A serene and controlled level of ambient light is articulated day and night by masts, railings, plantings and structure, establishing a strong sense of identity, wayfinding and security.

Images

DETAIL VIEW OF THE MIDWAY CROSSINGS'S RAILINGS AND LIGHT MASTS

ONE OF THREE OF THE MIDWAY CROSSINGS LOOKING TOWARD THE UNIVERSITY OF CHICAGO'S NORTH CAMPUS

VIEW ALONG THE MIDWAY PLAISANCE PARK

THE MIDWAY CROSSINGS CONNECT THE UNIVERSITY OF CHICAGO'S NORTH AND SOUTH CAMPUS

DIAGRAM ILLUSTRATING MIDWAY CROSSINGS' CONCEPTUAL FOUNDATION IN THE OLMSTEAD PLAN FOR A CANAL AND LAGOON

DETAIL OF THE TRANSITION TO THE BRIDGE-LIKE SECTION OF THE CROSSINGS

Video

Interview with James Carpenter produced by the University of Chicago.

Description

JCDA’s cross-disciplinary practice deploys its knowledge of light, materials and phenomena to transform an experience of transition between the University of Chicago’s established campus to the north and its expansion to the south across the Midway Plaisance Park.

The mile-long eighty acre Midway Plaisance Park divides the University of Chicago into north and south campuses, resulting in a sense of separation between the two. The Midway Crossings establish a more coherent and engaging connection between the two areas of the campus by marking the three main cross-Midway streets that now serve as the student vehicular and pedestrian links. The Midway Crossings also highlight the park’s plan which links the campus to the luminous qualities of Lake Michigan to the east and Washington Park Lagoon to the west.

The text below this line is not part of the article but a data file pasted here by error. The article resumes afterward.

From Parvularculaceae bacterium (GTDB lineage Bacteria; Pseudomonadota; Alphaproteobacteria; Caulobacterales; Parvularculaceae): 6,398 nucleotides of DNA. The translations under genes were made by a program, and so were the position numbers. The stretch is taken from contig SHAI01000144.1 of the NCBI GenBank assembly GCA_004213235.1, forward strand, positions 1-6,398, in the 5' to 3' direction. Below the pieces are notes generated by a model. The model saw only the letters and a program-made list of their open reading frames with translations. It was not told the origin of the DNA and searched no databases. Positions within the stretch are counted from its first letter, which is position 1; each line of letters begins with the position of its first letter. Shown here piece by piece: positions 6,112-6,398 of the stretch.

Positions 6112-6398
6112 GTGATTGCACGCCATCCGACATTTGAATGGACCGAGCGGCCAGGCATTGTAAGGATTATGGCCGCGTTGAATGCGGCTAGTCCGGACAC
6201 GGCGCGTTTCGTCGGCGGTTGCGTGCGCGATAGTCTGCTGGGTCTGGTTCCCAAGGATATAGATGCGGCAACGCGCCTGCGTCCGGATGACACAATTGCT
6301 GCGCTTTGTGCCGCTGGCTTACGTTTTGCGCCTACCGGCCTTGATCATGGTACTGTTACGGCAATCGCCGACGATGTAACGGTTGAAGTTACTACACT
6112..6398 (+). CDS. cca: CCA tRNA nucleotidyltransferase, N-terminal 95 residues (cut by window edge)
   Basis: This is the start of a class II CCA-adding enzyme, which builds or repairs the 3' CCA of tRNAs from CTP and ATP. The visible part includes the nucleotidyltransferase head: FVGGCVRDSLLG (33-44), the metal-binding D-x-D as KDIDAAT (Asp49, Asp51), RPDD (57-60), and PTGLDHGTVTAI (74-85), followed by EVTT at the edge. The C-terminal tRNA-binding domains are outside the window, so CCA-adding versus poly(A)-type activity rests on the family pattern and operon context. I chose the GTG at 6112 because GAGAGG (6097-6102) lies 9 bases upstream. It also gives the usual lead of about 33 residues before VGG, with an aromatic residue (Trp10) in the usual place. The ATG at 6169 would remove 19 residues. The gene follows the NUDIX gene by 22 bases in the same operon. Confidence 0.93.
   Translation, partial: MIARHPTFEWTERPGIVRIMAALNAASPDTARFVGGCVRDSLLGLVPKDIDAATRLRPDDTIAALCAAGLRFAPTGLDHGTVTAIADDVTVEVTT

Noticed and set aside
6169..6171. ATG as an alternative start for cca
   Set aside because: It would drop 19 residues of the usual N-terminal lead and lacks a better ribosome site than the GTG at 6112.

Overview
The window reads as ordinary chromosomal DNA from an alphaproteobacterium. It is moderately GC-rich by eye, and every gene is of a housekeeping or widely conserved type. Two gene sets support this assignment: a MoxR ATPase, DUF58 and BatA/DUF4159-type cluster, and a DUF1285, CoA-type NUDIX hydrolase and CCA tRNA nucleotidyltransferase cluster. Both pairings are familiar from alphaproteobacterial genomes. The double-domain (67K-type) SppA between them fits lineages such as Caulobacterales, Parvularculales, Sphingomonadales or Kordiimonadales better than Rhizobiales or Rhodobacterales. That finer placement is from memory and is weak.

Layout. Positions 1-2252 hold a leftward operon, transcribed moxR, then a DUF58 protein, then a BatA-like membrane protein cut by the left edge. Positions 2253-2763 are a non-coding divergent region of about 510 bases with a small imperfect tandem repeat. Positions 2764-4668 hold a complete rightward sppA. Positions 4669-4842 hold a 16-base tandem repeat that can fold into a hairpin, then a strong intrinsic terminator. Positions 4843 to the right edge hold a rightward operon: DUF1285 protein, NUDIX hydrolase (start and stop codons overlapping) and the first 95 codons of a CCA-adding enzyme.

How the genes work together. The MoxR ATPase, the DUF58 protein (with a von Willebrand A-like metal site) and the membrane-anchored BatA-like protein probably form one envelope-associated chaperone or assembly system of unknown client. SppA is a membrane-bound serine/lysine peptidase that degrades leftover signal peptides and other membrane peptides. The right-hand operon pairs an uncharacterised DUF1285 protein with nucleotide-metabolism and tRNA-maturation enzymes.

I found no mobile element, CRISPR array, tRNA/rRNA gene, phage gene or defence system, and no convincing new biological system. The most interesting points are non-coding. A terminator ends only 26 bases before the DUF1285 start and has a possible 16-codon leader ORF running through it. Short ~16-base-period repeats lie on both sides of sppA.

The interventions provide a sense of continuity between these campus areas, the park and the bodies of water, by merging lighting, seating and materials to create a bridge-like experience for pedestrians on the street and those within the park.

The 16 stainless steel light masts at each Illuminated Bridge establish a strong presence of the sky during the day, while at night internal illumination provides pedestrian lighting and signals safe passage across the park to those near and far.

The Midway Crossings activate the public outdoor space at both the macro scale of the Midway and campus plan and at the micro scale of the pedestrian. At both these scales the insertion of the ‘bridges’ speak to the historical significance of the site, originally designed and planned  by Frederick Law Olmstead - his design had a canal linking Lake Michigan to the inland lagoon. The existing length of the park spans these two water features and although the excavation began at the time, it was never completed. The excavated sections are now well used as sunken playing fields while the cross-streets remain at the higher elevation. This new plan both shelters and reinforces the visibility of the popular playing fields while the Midway Crossings mark the passage across the park and emphasize a sense of the light reflected in water that would have defined Frederick Law Olmstead’s original plans for a canal.

 

Client: University of Chicago
Architect: Bauer Latoza
Lighting: Schuler Shook